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Rich regions don’t want EU enlargement

The topic of EU enlargement is worrying the rich member states of the union. They assume that the admission of new members will result in a reduction of cohesion funds, but the European Commission has said that it is too early to talk about money, according to Euractiv.

EU Cohesion Policy accounts for more than a third of the total EU budget. It is the EU’s main instrument for helping poorer regions, although rich regions are also eligible for funding, but in smaller amounts.

For the period from 2021 to 2027, €426bn is allocated for EU cohesion policy, supplemented by €776bn from the recovery fund set up after the COVID-19 pandemic. However, amid discussions about the possible accession of financially weak countries such as Ukraine and Moldova, EU member states have expressed concern that this could mean less money for richer regions. Isolde Ries, head of the German delegation at the European Committee of the Regions (CoR), told Euractiv:

If more countries come in and the funds are not increased, then everyone gets less. While regions in richer countries could see their funding cut, “that’s not possible at all. “We do have richer states in Germany, but we also have a divide,” Ries said, adding that her own region, Saarland, was a “very poor state that cannot be equated with a region like Munich or Hamburg or Frankfurt.

While Hamburg’s GDP per capita is 191 per cent of the EU average, Saarland’s GDP per capita is still 102 per cent of the EU average, placing it in the second richest category according to Eurostat.

At a meeting in Brussels this week, regional representatives from other richer countries also voiced their concerns. Frida Nilsson, CoR member from Sweden, said at a panel discussion on Tuesday (10 October):

It’s going to be difficult. Funding from cohesion policy is important for the cities and regions all over Europe.

Emma Blain, a member of the CoR from Ireland, agreed:

When people are asked to contribute more and to get less, there is always going to be an element of discontent. We need to be prepared for that,” she said, adding that Irish politicians should communicate “what we get and have gotten over our 50 years of (EU) membership”.

Regional leaders are almost unanimous that the fund should be allocated to all regions. The latest flash Eurobarometer on Cohesion Policy Awareness also shows that 63% of citizens want the EU to invest in all its regions, regardless of their wealth. Cécile Gallien, president of the French delegation at the CoR, told Euractiv:

The European Union must continue to help the regions of France (…) we need to bring more European resources.

Gallienne believes that money should be allocated to all rural areas of the EU to preserve nature, fund the energy transition and stimulate economic activity.

Poorer EU member states are in solidarity with this view. Hungary‘s regional representative to the EU, Kata Tütto, states that member states dependent on cohesion funds will not accept redistribution and additional funds should be sought to finance the new countries’ cohesion funds. She also says that it would be unfair to cut funds from member states. She said, arguing that enlargement must be ‘mutually beneficial’ for everyone:

I don’t think Hungary and other countries would say yes to that [less funding] because we opened up our markets, there has been a huge brain drain in the past.

As enlargement negotiations become more serious, an internal EU study seen by Euractiv has revealed the impact potential accession could have on EU funds such as cohesion policy and the Common Agricultural Policy (CAP).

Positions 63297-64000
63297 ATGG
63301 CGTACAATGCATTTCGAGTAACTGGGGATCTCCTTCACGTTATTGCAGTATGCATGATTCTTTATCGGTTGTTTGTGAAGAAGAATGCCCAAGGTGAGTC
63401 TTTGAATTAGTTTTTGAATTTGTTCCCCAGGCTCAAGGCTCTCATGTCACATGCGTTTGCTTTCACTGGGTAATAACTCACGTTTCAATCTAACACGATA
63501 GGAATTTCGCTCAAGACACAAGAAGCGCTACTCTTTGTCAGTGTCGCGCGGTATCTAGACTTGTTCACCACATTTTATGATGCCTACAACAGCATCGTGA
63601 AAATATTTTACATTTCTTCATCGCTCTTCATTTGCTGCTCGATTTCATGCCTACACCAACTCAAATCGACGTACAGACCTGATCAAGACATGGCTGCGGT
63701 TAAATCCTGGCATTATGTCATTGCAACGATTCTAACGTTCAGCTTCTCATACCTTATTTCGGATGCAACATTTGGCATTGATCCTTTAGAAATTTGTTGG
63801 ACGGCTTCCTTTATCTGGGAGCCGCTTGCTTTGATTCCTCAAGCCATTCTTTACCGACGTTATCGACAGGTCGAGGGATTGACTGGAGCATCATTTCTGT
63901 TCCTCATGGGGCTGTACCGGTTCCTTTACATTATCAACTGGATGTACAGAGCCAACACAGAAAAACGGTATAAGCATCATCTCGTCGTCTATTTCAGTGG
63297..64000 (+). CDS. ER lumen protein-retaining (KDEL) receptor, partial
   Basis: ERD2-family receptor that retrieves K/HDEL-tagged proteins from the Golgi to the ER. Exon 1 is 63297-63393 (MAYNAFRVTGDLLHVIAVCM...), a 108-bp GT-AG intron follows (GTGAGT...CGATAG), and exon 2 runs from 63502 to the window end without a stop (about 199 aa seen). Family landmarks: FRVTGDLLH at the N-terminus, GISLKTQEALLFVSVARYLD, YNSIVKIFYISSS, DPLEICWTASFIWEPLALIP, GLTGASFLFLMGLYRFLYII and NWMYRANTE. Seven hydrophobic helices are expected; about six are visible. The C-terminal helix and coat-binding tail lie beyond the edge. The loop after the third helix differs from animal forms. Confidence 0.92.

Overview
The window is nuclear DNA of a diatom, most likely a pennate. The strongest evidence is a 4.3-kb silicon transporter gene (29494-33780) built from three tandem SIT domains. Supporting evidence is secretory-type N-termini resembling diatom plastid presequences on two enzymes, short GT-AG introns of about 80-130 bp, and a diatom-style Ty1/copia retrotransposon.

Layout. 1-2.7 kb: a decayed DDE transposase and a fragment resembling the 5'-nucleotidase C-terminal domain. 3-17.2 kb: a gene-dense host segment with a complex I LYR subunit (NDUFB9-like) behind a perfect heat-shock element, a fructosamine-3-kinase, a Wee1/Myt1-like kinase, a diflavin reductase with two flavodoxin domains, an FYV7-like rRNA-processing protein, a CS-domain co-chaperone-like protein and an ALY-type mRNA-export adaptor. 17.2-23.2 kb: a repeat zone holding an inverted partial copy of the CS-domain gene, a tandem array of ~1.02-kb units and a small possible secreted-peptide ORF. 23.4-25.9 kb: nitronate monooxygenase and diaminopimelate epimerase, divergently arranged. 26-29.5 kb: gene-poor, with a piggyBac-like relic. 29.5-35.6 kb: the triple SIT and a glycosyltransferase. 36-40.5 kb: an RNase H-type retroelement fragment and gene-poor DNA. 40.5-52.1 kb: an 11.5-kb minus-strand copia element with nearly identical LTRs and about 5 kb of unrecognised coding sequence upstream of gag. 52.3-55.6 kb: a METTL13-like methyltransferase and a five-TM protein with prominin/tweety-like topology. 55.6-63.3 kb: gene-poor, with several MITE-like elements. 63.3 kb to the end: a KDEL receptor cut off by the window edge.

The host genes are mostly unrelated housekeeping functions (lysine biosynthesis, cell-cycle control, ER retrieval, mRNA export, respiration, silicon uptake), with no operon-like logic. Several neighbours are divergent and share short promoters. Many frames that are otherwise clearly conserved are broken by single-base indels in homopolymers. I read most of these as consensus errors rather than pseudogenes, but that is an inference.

The potential accession of agricultural country Ukraine to the bloc has already sparked heated discussions about future CAP funding, with calls to move away from farm-size-based payments to a more targeted approach. If Ukraine joins the EU, it may receive about €61bn over seven years, leaving other countries with less funding.

Asked by Euractiv about possible funding cuts, EU Commissioner for Cohesion and Reforms, Elisa Ferreira, pushed the brakes, arguing that there were other, more urgent debates about the future of cohesion policy. Ferreira admitted:

There are so many elements that will determine this enlargement that, for the time being, I think this should not take the place of a needed discussion. And the needed discussion is, in fact, are we doing everything we can with the available instruments and the policy we have?

EU diplomats believe that the commissioned study will forecast current financial realities rather than those that candidate countries will be prepared for. One EU diplomat said:

The internal study surely an idea of what we will be up against – it’s good to run the numbers because it makes us realise now what we need to talk about in the reform debate,” but he added this should rather be seen as an “orientation paper only”.

A second EU diplomat noted:

The European Commission is doing navel-gazing with the paper that might reflect the current state of play, but realistically, when those countries are ready to join, some of them might be actually in a better situation than some of our current member states.

Some regional leaders point to the mutual benefits of expansion and are cautious about starting monetary negotiations. CoR President Vasco Cordeiro said:

It’s not about those who are going to receive and those who may stop receiving or receive a little less because it’s in everyone’s interest [enlargement].

Alin-Adrian Nica, head of the Romanian delegation, told Euractiv:

I don’t think we should think so selfishly. The enlargement of the EU is a must,” he said, adding that this could also boost the economy. “I don’t see a threat; I only see opportunities even for the less developed regions presently.”


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